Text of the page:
Less than week after Robert E. Lee surrendered to Ulysses S Grant at Appomattox, President Abraham Lincoln was shot at Ford Theatre in Washington, D.C., and died at 7 a.m. the next morning. He and his wife Mary Todd Lincoln had been watching the play Our American Cousin, a lighthearted farce about an American rube visiting his aristocratic English relatives.
The Civil War was not yet over, but the end was near. As the news of the assassination spread, jubilation in the North quickly gave way to shock and anger. In the South, the news was greeted by some with enthusiasm, but by other, more prescient people, with trepidation. Lincoln’s death would not bode well for the South.
Harold Holzer, one of the leading authorities in the United States on Lincoln and the era, considered the first-hand accounts – diaries, letters, newspaper editorials, official announcements, testimonies, affidavits, speeches, and more. (It surprises us today that the reports took weeks to reach the broad mass of people North and South). He then collected some of the best and assembled President Lincoln Assassinated!! The Firsthand Story of the Murder, Manhunt, Trial, and Mourning.
What a treasure this is. We can read the reactions and responses of people from all walks of life, North and South, to the news of the President’s murder. The first report by the Associated Press. Letters by Edwin Stanton, Secretary of War. Eyewitness accounts of what happened at the theater. Letters written to U.S. diplomats. Fanny Seward’s account of the attack on her father William Seward and her brother in their home. (The Secretary of State was recovering from a carriage accident; the neck brace he had to wear likely saved his life from the knife-wielding assailant.) Entries from John Wilkes Booth’s diary, written as the authorities closed in.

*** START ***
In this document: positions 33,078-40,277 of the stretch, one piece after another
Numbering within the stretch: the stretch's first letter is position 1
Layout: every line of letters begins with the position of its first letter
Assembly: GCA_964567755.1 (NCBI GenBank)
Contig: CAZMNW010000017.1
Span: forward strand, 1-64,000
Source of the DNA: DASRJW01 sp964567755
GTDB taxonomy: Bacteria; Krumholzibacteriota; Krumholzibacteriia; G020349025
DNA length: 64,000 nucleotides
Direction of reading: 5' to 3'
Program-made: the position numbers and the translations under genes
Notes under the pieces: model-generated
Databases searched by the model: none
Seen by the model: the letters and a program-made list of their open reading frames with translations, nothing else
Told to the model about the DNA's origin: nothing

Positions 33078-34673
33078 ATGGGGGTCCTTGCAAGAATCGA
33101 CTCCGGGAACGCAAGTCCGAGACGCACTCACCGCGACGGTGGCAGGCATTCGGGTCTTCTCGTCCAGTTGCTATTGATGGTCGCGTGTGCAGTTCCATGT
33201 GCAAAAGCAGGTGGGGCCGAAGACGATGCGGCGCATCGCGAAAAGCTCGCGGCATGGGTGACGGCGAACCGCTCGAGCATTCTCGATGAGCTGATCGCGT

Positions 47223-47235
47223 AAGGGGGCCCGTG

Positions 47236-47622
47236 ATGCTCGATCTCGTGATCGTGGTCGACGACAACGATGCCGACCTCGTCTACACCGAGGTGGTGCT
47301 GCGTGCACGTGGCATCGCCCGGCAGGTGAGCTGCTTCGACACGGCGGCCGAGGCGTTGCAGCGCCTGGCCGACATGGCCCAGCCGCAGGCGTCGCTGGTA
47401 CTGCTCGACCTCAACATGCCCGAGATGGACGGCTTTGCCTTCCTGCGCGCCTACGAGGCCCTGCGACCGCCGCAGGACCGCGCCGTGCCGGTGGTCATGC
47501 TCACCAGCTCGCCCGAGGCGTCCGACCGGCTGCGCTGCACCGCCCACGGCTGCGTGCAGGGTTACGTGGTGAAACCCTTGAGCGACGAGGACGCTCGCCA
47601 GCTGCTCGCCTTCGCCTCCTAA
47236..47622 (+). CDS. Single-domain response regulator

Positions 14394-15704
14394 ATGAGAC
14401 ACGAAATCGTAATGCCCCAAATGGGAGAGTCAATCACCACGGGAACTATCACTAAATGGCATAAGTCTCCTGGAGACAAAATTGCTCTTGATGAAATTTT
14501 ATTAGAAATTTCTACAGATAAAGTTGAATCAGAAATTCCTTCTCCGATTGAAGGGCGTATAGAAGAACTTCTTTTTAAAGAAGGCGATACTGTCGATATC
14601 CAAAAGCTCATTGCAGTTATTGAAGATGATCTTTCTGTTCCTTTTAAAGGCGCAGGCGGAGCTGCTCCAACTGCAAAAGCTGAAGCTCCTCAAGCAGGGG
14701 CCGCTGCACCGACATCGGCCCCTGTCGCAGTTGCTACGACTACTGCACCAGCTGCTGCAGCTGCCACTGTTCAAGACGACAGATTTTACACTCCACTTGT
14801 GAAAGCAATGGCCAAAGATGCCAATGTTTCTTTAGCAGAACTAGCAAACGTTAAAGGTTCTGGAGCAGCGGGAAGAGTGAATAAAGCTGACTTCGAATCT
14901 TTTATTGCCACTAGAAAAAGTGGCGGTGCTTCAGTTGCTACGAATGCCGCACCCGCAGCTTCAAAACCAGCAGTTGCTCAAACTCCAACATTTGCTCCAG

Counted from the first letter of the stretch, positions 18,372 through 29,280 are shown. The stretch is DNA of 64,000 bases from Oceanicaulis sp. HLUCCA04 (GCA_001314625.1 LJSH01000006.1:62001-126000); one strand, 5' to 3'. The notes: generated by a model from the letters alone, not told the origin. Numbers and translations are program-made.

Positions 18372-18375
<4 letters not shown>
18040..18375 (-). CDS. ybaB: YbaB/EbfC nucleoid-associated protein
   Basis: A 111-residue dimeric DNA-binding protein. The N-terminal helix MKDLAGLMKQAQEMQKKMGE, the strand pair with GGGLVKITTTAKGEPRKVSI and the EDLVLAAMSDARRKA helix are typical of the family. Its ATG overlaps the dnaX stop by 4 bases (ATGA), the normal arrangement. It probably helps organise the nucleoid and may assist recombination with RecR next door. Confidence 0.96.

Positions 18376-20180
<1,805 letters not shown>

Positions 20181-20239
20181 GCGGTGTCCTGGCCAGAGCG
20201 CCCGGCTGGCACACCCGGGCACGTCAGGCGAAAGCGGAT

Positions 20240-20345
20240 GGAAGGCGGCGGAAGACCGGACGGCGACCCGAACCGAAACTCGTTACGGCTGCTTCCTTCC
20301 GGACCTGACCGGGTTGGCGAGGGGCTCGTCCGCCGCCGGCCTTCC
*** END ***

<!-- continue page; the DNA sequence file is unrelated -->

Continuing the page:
We follow events from shortly before the attack in Ford’s Theatre, through the death and funeral procession to Springfield, Illinois, and then to how Lincoln and the assassination began in live in American memory.
As the attack on Seward makes clear, the assassination was indeed a conspiracy. The idea was to kill leading figures in the federal government, throwing the government into chaos and gaining revenge for the South. Ulysses Grant and his wife Julia were supposed to have joined the Lincolns in the box at Ford’s theatre, but Grant knew full well that his wife and Mary Lincoln did not get along; Grant found an excuse to be absent. Booth was eventually found and shot; four others were convicted, including Mary Surratt, the first woman to be executed by the federal government.
Holzer has written, edited, or co-authored more than 40 books on Lincoln, the Civil War era, and related subjects. From 2010 to 2016, he served as chairman of the Lincoln Bicentennial Foundation, having previously co-chaired the U.S. Abraham Lincoln Bicentennial Commission. He received the National Humanities Medal in 2008. He is currently the chairman of The Lincoln Forum.
President Lincoln Assassinated!! is an excellent collection of first-hand accounts of Lincoln’s death and the aftermath. It provides the opportunity to go behind the historical summaries and see the emotion, the horror, and the shock expressed by Americans when they first heard the news, and what they saw and experienced first-hand.
Top illustration: A depiction of the shooting at Ford’s Theatre.